IBM’s watsonx Assistant is a great example of this new tech. It uses advanced AI to understand customer data, making banking more relevant to each person (See graph 1.). It gives useful suggestions and advice, which makes banking easier and improves the customer experience. This way, customers get help that feels more personal and useful.

1. Contextualize experiences to drive outcomes from watsonx Assistant

Your ultimate AI-powered banking chatbot: Learn how watsonx Assistant can help you transform your digital banking experience.

Revolutionizing Cybersecurity with Gen AI

OpenShift AI provides a secure, enterprise-grade AI platform

In banking, gen AI is crucial for risk management and cybersecurity. With cyber threats increasing, as indicated by a 48% rise in attacks reported by ISACA in 20237 firms like Red Hat are providing security and compliance solutions that can be a solid and secure foundation for gen AI tools. This shift is transforming how banks defend against cyber threats.

Check how Red Hat sees AI in Banking!

Just as generative AI algorithms like GANs are used to create synthetic data resembling real fraudulent transactions, they can also be employed in cybersecurity. These algorithms can generate data that mimics cybersecurity threats, such as malware, phishing attempts, or unauthorized access attempts.David Reber Jr., Chief Security Officer at NVIDIA, highlights how banks can use data from multiple sources and machine learning algorithms to detect malicious activities that might be missed by human analysts8. Synthetic data improves financial data by adding examples of rare situations that are important for training gen AI models. This makes it easier for the gen AI to learn patterns in data and deal with big cybersecurity problems. For example, gen AI can make a lot of training data for phishing, creating very realistic texts and email attachments. This helps security experts teach models to spot real fake emails better, lowering the chance of mistakes and improving the fight against complex attacks.

Reimagine your bank with Red Hat

What are the potential risks of generative AI?

Using gen AI in banking has advantages but also comes with risks. Protecting customer data is a big concern because gen AI relies on sensitive information. Sometimes, gen AI can make mistakes or show bias based on old data, which may lead to unfair decisions.

Moreover, there’s a risk that cybercriminals could use gen AI to deceive people with fake emails or messages. To manage these risks, banks start by using gen AI for small, internal tasks to ensure security and compliance.

Virtual gen AI chatbots acting as financial advisors in Europe face challenges like strict data protection laws (like GDPR), the complexity of providing personalized advice, and customer preference for human interaction. Technical limitations, ethical concerns (like unfair bias), and cybersecurity risks also make it harder to use them widely. Additionally, the recent implementation of the EU AI Act9 adds another layer of regulatory compliance, ensuring that AI in Europe is safe, respects fundamental rights, and upholds democracy.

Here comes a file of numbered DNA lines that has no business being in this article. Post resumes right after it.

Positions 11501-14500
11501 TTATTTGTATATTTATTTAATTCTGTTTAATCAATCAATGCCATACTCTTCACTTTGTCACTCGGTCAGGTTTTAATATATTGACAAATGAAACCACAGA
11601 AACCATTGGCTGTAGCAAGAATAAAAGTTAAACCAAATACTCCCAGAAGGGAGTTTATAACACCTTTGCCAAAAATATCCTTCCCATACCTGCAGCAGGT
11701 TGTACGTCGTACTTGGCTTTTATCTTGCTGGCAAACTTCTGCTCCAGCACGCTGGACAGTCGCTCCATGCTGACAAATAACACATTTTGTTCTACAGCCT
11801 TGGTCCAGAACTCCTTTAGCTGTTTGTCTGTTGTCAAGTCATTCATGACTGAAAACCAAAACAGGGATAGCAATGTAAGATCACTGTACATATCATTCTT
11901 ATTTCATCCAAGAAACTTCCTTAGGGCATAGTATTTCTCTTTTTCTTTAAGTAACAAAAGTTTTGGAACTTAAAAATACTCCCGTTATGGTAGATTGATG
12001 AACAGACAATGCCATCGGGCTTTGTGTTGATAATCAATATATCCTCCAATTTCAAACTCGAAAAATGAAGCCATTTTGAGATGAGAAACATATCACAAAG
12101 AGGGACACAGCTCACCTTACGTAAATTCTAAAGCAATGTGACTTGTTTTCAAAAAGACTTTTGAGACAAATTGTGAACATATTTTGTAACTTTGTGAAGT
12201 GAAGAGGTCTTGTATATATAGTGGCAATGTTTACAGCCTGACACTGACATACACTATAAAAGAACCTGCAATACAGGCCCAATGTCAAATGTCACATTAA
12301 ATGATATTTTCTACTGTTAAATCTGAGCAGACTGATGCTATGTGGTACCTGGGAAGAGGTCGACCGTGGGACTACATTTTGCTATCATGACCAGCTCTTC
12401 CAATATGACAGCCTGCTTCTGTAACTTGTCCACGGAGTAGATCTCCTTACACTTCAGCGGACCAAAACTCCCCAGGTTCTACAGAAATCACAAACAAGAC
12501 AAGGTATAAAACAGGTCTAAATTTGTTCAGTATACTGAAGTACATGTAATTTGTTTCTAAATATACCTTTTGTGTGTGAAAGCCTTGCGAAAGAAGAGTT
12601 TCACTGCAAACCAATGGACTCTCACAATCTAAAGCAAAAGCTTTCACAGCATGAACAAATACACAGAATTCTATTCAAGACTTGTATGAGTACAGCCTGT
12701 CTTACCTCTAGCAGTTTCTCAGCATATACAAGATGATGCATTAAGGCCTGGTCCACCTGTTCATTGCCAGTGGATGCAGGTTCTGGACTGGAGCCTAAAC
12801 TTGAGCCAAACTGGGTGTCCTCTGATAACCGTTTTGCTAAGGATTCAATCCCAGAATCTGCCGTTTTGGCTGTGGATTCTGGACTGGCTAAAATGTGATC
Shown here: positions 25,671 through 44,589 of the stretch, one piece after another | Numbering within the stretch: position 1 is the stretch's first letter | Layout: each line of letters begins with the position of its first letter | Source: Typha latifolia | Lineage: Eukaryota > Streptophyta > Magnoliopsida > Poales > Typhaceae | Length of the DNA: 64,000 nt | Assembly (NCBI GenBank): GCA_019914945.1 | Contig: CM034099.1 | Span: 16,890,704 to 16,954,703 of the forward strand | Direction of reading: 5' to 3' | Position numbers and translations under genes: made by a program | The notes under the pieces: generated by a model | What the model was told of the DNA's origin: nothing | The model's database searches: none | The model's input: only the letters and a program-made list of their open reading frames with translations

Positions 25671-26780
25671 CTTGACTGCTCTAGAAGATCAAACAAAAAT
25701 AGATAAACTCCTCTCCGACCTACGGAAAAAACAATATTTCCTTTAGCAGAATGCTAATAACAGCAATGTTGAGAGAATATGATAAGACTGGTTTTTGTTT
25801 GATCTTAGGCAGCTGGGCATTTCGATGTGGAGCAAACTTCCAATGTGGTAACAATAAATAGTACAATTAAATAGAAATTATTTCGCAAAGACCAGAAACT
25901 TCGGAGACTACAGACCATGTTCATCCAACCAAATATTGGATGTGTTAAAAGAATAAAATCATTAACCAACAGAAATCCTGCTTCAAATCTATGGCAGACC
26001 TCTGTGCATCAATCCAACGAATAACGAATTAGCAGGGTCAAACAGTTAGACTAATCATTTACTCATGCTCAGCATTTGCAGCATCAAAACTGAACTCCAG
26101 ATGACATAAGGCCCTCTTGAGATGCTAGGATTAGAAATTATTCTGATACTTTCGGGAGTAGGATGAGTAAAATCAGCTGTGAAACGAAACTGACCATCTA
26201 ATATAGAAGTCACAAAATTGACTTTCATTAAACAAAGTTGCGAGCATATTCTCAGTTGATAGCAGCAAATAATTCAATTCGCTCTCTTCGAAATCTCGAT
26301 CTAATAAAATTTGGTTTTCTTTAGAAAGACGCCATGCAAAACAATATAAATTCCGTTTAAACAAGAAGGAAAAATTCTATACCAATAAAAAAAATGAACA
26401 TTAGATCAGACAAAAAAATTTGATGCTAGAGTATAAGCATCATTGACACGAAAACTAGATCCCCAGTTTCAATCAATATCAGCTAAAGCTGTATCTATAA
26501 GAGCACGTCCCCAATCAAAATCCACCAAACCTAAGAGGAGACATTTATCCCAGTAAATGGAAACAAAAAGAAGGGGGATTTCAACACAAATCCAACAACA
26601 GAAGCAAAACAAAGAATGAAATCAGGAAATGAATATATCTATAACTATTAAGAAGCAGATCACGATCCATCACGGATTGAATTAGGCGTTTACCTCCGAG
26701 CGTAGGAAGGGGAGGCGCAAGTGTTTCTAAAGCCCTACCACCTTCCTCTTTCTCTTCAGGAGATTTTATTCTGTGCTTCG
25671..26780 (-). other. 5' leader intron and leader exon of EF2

IBM Consulting brings a valuable and responsible approach to AI.


Recently, there has been growing concern regarding the potential confusion between AGI (Artificial General Intelligence) and GAI (General AI). It’s crucial to clearly distinguish between these two concepts. AGI refers to a theoretical form of AI that possesses the ability to understand, learn, and apply intelligence in a wide range of tasks, mirroring human cognitive skills. In contrast, GAI is currently in use in various sectors, including banking as we described in this article, and is designed for specific, narrow tasks. This differentiation is crucial for accurately assessing the risks and regulatory requirements associated with AI technologies. Misunderstanding the capabilities and limitations of each could lead to misinformed discussions and decisions in the field of artificial intelligence. Right now, when we talk about the risks and rules of AI, like those in the EU AI Act, we’re mostly talking about GAI. AGI isn’t something we have yet. Understanding this difference helps us know what risks we’re dealing with and what the current rules are about.


In the ever-changing world of finance, generative AI is truly transformative. As we’ve seen its impact in 2023, gen AI is reshaping the industry in many ways. It’s improving fraud detection, providing 24/7 customer service, enhancing cybersecurity, and offering personalized advice and assistance. However, with these opportunities come important considerations like protecting sensitive data, addressing potential bias, and managing cybersecurity risks. It’s clear that gen AI can be a valuable ally, but its success relies on a careful and responsible approach that prioritizes customer trust, security, and ethical use. The financial world is entering a new era, where gen AI can help navigate the changing landscape.


I would like to express my sincere gratitude to those who have made the publication of this article possible. Special thanks to Armin Warda for his expert guidance on the financial sector’s trends and insights, which greatly enhanced the depth of this work. I am also thankful to Matthias Pfützner and Ingo Boernig whose assistance and insights were invaluable in the final stages of this work.

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  4.  GAI is Not a Typo for AGI, ToM is Not Your Friend from Down …linkedin.com › pulse › gai-typo-agi-tom-yo…



  7.  State of Cybersecurity 2023: Navigating Current and … – ISACAisaca.org › news-and-trends › isaca-now-blog ↩︎
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  9.  The EU AI Act, recently agreed upon by the European Parliament and Council, establishes comprehensive rules for trustworthy AI. Key provisions include safeguards on general-purpose artificial intelligence, limitations on the use of biometric identification systems by law enforcement, bans on social scoring and AI used to manipulate or exploit user vulnerabilities, and the right of consumers to launch complaints and receive meaningful explanations. The Act also introduces fines for non-compliance, ranging from 35 million euros or 7% of global turnover to 7.5 million euros or 1.5% of turnover. ↩︎